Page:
- Grade II brain tumor - Slow-growing tumor that occasionally spreads to surrounding normal tissue. It has the potential to develop into a Grade III tumor.
- Grade III brain tumor - These are Malignant (cancerous) abnormal tumor cells that expand into surrounding normal brain areas. It has a high chance to recur, frequently as a higher-grade tumor.
- Grade IV brain tumor - This is the most aggressive malignant, fast-growing tumor that easily spreads into surrounding normal brain areas. Under a microscope, the cell also seems to be quite aberrant. Tumors include patches of dead cells.
Typical Test Required For Brain Tumor Detection
A physical exam and an assessment of the medical history are used to evaluate a brain tumor. The medical examination involves a thorough neurological evaluation. Your Doctors may use the following important screening procedures:
- The CT scan: CT scans allow your doctor to obtain a clear image of your brain. This may be done with or without the use of contrast
- Head MRI: An MRI differs from a CT scan in that it does not utilize radiation and produces significantly more clear images of the parts of the brain
- Angiography: This test involves injecting a dye into your artery
- Skull X-rays: To detect any kind of break or fracture in the skull
- Biopsy: A small portion of the tumor is removed and analyzed to determine the presence of abnormal cells.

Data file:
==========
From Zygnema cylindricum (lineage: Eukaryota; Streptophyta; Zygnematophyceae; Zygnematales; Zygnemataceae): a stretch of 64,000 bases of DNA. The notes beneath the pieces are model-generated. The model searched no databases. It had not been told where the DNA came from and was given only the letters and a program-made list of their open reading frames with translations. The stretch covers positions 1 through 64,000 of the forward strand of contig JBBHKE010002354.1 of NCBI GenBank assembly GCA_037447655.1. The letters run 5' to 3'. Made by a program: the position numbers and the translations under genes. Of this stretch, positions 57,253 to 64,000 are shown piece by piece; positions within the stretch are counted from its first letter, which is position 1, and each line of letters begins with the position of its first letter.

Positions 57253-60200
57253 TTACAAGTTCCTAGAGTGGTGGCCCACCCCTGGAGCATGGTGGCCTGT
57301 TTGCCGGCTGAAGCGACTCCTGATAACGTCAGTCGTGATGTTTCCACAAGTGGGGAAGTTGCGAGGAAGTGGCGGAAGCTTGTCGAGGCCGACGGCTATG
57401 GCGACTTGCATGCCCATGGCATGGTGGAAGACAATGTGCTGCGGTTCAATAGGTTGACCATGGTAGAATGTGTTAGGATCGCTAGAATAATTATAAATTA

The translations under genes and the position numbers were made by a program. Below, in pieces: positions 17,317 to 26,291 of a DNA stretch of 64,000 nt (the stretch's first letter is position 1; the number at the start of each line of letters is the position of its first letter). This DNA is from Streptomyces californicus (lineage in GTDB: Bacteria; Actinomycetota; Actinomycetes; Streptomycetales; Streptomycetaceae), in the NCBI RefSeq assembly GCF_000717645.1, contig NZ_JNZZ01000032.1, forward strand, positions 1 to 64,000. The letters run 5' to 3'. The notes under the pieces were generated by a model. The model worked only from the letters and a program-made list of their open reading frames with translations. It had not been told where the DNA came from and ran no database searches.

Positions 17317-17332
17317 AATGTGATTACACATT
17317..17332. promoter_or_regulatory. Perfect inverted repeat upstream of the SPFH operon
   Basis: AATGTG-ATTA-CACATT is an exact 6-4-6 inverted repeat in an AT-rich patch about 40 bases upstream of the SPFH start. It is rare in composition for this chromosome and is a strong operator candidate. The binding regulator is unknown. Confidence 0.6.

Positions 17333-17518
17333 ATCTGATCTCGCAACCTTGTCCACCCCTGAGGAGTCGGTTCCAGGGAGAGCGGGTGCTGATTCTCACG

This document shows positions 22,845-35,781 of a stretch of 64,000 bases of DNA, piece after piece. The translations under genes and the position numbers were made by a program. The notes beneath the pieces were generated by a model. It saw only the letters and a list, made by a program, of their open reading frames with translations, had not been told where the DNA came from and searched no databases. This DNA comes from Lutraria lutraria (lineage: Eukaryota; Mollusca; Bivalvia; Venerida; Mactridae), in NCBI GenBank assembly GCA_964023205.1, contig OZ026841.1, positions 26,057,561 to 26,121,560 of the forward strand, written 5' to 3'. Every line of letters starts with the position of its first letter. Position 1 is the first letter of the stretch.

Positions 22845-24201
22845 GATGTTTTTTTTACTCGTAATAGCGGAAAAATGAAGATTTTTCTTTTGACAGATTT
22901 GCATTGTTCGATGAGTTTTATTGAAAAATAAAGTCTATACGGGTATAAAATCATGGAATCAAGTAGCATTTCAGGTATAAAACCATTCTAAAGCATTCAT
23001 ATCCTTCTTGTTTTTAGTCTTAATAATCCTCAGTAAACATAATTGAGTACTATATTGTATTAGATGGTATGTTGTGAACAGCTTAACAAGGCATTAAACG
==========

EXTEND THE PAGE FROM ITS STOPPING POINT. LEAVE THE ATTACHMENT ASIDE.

Brain Tumor Primary Prevention
There are no specific ways to prevent brain tumors because the actual cause is unclear. However, minimizing some proven risk factors may reduce the possibility of developing the tumor. Furthermore, early detection and treatment of cancers with a tendency to metastasis to the brain may minimize the chance of metastatic brain tumors.
Brain cancer, CNS malignancy
Differential Brain Tumor Diagnosis
The differential diagnosis for brain tumors includes the following disorders:
- Tremor of essential importance
- Chronic subdural hematoma
- Optic neuritis
- Arteriovenous malformation
- Abscess in the brain
- The yearly worldwide age-related incidence of primary malignant brain tumors in males is 3.7 per 100,000, while females have a rate of 2.6 per 100,000.
- A brain tumor is more common at a young age and in males.
- It is also more commonly seen in developed countries
Generally, the prognosis for brain cancer depends on several factors, including the type of cancer detected, the response to treatment, and the severity of the tumor. The prognosis of medulloblastomas is good with chemotherapy, radiation, and surgical resection, but the prognosis of brainstem gliomas is poor for all types of brain cancer.
There are two basic types of brain tumours. A brain tumor that starts in the brain cells is called a primary brain tumor. A tumor that starts elsewhere and spreads to the brain is known as a secondary brain tumor. As the tumor develops, it exerts pressure on and alters the function of surrounding brain tissue, resulting in indications and symptoms such as headaches, nausea, and balance issues.
Brain Tumor Possible Complication
A brain tumor may lead to the following complications:
- Loss of mental function
- Hearing loss
- Speech problems
- Muscle paralysis
Our Medical Brain Tumor Treatment in Mumbai, India Experts